Call me a self-centered, but I thought that the school voucher wars were an exclusively American issue. I guess not. The Economist summarizes voucher programs in other countries. Apparently several have met with a great deal of success. Money quote:
Harry Patrinos, an education economist at the World Bank, cites a Colombian programme to broaden access to secondary schooling, known as PACES, a 1990s initiative that provided over 125,000 poor children with vouchers worth around half the cost of private secondary school. Crucially, there were more applicants than vouchers. The programme, which selected children by lottery, provided researchers with an almost perfect experiment, akin to the "pill-placebo" studies used to judge the efficacy of new medicines. The subsequent results show that the children who received vouchers were 15-20% more likely to finish secondary education, five percentage points less likely to repeat a grade, scored a bit better on scholastic tests and were much more likely to take college entrance exams.
Read the whole thing.
The problem with this is that it's not in a vacuum, it's closely related to the quality of public education. The money that was used for the vouchers could have improved public schools instead.
The point is that the money gets better results when there is competition for it. Just shoveling it into the public school system is often ineffective. Throwing more money at a school system is no guarantee of improvement - in Maryland, for example, the worst performing schools are actually in the middle of the pack for funding. Most voucher systems have the money follow the student and the amount that does move around is often less than the per-student spending that goes on in the public schools, so the actual funds per student available to public schools often goes up.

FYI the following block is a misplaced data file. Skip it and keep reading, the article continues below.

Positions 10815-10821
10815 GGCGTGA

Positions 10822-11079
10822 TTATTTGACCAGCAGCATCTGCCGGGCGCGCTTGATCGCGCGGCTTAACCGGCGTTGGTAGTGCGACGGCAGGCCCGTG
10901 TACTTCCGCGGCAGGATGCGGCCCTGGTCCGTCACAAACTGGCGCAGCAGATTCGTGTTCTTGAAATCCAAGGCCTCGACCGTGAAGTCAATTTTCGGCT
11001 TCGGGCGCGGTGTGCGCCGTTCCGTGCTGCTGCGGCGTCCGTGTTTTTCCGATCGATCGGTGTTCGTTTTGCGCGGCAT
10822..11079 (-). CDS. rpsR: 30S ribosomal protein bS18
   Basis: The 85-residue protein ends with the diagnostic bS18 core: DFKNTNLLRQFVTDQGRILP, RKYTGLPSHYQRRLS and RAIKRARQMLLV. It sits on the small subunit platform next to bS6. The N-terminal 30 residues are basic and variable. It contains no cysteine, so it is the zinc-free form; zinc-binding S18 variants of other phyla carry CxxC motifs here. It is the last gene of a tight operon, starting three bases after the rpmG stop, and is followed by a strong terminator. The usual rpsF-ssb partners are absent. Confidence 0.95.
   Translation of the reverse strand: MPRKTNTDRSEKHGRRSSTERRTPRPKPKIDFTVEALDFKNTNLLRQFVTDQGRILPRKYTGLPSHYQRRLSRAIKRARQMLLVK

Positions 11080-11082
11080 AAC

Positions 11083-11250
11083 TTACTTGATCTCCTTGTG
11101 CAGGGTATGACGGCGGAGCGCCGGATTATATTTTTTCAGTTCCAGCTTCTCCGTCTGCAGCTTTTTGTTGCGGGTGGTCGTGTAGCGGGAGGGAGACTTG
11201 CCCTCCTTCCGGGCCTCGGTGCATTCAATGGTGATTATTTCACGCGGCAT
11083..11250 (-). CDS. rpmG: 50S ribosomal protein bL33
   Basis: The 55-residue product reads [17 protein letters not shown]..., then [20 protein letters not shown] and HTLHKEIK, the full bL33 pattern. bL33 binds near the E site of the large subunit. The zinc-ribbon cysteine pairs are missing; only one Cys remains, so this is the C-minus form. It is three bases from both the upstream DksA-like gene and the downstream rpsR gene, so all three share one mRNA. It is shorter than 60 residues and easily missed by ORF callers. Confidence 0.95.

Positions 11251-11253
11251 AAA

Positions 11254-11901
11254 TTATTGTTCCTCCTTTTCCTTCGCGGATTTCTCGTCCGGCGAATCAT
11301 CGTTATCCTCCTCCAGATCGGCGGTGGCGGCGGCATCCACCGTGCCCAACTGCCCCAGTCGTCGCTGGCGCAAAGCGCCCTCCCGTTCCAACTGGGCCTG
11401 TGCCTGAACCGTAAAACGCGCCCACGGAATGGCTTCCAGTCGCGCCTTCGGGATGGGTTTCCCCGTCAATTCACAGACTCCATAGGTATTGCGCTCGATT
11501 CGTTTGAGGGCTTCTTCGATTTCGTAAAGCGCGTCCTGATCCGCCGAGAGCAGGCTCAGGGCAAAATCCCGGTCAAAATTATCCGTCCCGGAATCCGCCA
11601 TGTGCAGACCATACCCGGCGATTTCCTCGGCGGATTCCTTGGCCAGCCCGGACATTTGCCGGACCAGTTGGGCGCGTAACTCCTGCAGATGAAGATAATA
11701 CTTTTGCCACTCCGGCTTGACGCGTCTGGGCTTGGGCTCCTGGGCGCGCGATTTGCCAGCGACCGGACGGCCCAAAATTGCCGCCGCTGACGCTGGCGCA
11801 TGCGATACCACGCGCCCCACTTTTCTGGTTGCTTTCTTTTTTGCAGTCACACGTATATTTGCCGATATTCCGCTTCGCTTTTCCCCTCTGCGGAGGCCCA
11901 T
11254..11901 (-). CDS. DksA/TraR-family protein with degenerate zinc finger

I don't really see where the competition angle comes into this, although it's an Economist article, so I'm not surprised that's the angle they chose to play up.
However, the study says only that students who recieved vouchers did better...regardless of which particular school they went to. (I assume that kids with vouchers chose private schools...is this correct?) It makes sense if you consider that private schools tend to be better, and they expose students to others whose parents are more likely to have had higher education.
But it seems that the results don't so much point to competition among schools as they do to the fact that children who had a say in where they spent most of their days had better outcomes.
And let's not kid ourselves, of course it was the children, not their parents, who would have had most of the say in which school to attend. It was focused on secondary school students, was it not?
My son goes to a charter school. Charter schools have to meet the same standards as the normal public schools - and are funded by the state. I maintain that everyone in this school has a couple big advantages over those in the public schools. First, every child has at least one parent capable of filling out the 18 page application form. It's not that easy. Secondly, every child has a parent who actually filled it out.
So, when the teacher sends home a note, we take it seriously, and figure out how to get through whatever difficulty we need to get through. I've read that a public school teacher left messages for all thirty parents in their class, and didn't get a single reply.
It doesn't matter if your kid is brilliant. (s)he needs help from time to time.